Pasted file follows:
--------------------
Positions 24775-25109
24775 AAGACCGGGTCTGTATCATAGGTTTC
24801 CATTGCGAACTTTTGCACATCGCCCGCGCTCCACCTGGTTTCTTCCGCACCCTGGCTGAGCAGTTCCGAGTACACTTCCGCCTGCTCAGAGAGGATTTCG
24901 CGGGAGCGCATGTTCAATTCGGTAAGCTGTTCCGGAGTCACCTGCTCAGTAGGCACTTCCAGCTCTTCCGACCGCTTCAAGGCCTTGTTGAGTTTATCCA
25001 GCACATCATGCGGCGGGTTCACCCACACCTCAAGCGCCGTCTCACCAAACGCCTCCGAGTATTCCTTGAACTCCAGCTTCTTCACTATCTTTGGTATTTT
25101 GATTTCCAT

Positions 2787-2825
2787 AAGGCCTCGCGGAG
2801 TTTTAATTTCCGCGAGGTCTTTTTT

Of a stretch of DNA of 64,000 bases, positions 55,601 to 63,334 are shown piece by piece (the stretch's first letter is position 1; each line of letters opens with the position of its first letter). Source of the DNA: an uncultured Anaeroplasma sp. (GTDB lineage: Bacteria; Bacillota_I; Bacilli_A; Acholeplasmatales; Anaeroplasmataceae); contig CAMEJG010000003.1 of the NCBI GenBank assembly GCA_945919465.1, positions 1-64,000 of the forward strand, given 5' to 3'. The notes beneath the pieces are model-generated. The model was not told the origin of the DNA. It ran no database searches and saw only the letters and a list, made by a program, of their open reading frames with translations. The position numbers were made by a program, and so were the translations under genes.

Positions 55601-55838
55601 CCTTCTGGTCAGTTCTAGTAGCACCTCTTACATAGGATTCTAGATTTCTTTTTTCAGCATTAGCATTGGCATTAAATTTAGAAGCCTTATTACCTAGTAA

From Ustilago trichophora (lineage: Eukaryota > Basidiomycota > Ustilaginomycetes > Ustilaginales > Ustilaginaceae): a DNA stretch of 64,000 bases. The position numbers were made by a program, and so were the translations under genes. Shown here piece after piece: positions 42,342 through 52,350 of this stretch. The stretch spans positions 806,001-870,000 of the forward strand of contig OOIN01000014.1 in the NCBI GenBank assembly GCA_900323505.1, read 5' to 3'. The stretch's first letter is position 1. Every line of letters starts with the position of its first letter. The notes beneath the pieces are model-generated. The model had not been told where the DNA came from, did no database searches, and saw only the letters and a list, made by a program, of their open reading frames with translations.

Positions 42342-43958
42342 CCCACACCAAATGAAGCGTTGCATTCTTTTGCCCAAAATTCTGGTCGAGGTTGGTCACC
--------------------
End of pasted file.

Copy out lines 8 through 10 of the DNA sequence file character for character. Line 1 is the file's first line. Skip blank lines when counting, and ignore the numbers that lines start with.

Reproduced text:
2787 AAGGCCTCGCGGAG
2801 TTTTAATTTCCGCGAGGTCTTTTTT

Of a stretch of DNA of 64,000 bases, positions 55,601 to 63,334 are shown piece by piece (the stretch's first letter is position 1; each line of letters opens with the position of its first letter). Source of the DNA: an uncultured Anaeroplasma sp. (GTDB lineage: Bacteria; Bacillota_I; Bacilli_A; Acholeplasmatales; Anaeroplasmataceae); contig CAMEJG010000003.1 of the NCBI GenBank assembly GCA_945919465.1, positions 1-64,000 of the forward strand, given 5' to 3'. The notes beneath the pieces are model-generated. The model was not told the origin of the DNA. It ran no database searches and saw only the letters and a list, made by a program, of their open reading frames with translations. The position numbers were made by a program, and so were the translations under genes.